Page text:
that had been set up around the church, where we could light a candle, write
down intercessions to be read at the service, meditate quietly, meet privately
with the clergy, receive a blessing, sing Taizé songs, or even eat
Which part of the service was like being in
Clearly the preparation for communion. We then formed one big circle and
the cup and bread were given to us. A great experience. Somehow the presence
of the Lord was there.
And which part was like being in... er... the other place?
Approaching the "other place" if not actually in it: It seemed
to me that most of the congregation were a club of regular St Thomas Mass
attendees, which would make it hard for persons new to the service to feel
welcome. After all, the whole point of the St Thomas Mass is to reach people
who don’t regularly attend church and those that come with the doubt
of the apostle St Thomas. I don't think the target group was reached.
What happened when you hung around after the service looking lost?
I was greeted by a young woman representing the local YMCA social ministry.
We chatted a bit and she gave me her last cookie (which was left over from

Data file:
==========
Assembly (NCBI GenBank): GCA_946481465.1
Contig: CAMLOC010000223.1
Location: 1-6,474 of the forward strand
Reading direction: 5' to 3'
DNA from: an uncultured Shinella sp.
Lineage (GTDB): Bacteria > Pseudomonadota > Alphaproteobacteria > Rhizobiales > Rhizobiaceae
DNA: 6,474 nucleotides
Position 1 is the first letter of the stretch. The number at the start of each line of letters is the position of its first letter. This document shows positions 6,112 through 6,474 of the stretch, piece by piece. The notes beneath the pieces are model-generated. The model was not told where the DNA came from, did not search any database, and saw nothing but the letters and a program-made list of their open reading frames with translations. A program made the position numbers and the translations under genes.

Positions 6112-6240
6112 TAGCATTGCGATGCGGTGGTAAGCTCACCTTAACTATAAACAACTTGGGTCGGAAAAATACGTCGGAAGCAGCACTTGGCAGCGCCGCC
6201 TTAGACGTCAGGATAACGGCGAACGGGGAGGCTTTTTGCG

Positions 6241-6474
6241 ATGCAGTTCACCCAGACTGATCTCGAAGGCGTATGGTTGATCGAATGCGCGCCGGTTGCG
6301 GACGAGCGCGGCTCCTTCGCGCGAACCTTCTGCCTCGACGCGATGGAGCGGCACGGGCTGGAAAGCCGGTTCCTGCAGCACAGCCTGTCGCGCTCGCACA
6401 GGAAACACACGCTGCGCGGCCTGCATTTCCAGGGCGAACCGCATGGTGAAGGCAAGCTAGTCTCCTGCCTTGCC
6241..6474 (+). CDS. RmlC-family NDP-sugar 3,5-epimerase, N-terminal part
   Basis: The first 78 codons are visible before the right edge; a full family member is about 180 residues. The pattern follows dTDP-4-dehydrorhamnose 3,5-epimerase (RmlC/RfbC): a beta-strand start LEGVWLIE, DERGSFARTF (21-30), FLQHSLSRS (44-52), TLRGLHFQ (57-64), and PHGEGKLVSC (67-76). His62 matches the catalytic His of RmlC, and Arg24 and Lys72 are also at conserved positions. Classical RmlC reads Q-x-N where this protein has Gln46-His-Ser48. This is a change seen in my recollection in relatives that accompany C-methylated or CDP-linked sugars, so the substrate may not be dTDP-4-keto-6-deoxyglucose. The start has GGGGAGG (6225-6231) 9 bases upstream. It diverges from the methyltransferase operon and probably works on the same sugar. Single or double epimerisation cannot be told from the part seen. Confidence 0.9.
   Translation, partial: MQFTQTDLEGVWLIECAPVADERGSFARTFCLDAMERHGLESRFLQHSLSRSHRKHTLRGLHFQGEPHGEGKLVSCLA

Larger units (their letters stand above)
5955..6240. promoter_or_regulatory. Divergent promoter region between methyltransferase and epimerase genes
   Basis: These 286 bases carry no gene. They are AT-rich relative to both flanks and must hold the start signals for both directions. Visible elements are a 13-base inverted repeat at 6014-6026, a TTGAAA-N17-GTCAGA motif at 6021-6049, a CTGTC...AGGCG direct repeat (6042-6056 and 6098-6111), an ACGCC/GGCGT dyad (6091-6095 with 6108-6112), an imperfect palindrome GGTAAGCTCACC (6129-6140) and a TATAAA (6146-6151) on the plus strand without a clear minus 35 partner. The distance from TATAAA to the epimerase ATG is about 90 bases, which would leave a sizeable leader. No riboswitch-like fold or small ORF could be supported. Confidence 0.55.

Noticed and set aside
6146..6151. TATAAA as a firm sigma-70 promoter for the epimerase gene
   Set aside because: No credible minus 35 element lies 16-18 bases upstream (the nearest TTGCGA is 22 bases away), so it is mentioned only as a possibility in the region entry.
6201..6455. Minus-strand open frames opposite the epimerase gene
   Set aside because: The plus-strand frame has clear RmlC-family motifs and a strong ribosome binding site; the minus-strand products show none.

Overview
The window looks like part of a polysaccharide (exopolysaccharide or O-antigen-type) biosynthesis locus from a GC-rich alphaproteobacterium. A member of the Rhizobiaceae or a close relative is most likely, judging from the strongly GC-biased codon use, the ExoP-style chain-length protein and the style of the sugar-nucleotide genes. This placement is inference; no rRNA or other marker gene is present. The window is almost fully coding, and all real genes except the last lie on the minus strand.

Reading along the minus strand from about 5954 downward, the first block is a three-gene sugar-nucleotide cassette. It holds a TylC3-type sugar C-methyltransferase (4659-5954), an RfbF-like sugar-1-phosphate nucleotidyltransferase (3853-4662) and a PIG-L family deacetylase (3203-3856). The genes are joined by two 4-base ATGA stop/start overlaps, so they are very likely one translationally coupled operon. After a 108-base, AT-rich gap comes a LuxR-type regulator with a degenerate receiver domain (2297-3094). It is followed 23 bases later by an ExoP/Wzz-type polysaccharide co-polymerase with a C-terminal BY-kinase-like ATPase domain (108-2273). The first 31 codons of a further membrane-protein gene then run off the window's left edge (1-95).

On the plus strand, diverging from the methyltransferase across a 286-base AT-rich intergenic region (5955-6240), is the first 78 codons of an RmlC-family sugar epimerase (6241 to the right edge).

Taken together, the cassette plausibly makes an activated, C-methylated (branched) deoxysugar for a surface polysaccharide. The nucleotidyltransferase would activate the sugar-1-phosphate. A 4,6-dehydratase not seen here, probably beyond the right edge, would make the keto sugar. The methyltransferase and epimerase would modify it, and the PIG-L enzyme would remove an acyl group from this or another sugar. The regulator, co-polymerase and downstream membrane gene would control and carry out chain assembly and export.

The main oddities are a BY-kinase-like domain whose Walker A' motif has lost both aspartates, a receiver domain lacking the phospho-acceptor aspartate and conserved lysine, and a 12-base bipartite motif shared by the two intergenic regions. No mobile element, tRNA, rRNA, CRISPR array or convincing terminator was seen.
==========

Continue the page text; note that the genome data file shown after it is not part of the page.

How would you describe the after-service
There was none – we finished everything at the cookie station! But
there are good restaurants and cafés nearby.
How would you feel about making this church your regular (where 10 = ecstatic, 0 = terminal)?
8 I can’t speak for the regular church services on Sunday mornings.
But if I lived in this town, I would regularly visit the St Thomas Mass
– maybe even be a part of the team (they invite people to be part of future
Did the service make you feel glad to be a
What one thing will you remember about all this in seven days' time?
The stations before communion, with their openness and freedom to search
God and meaning for ourselves. Also the celebration of the communion.
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|The Mystery Pilgrim
| One of our most seasoned reporters makes the Camino pilgrimage to Santiago de Compostela in Spain. Read here.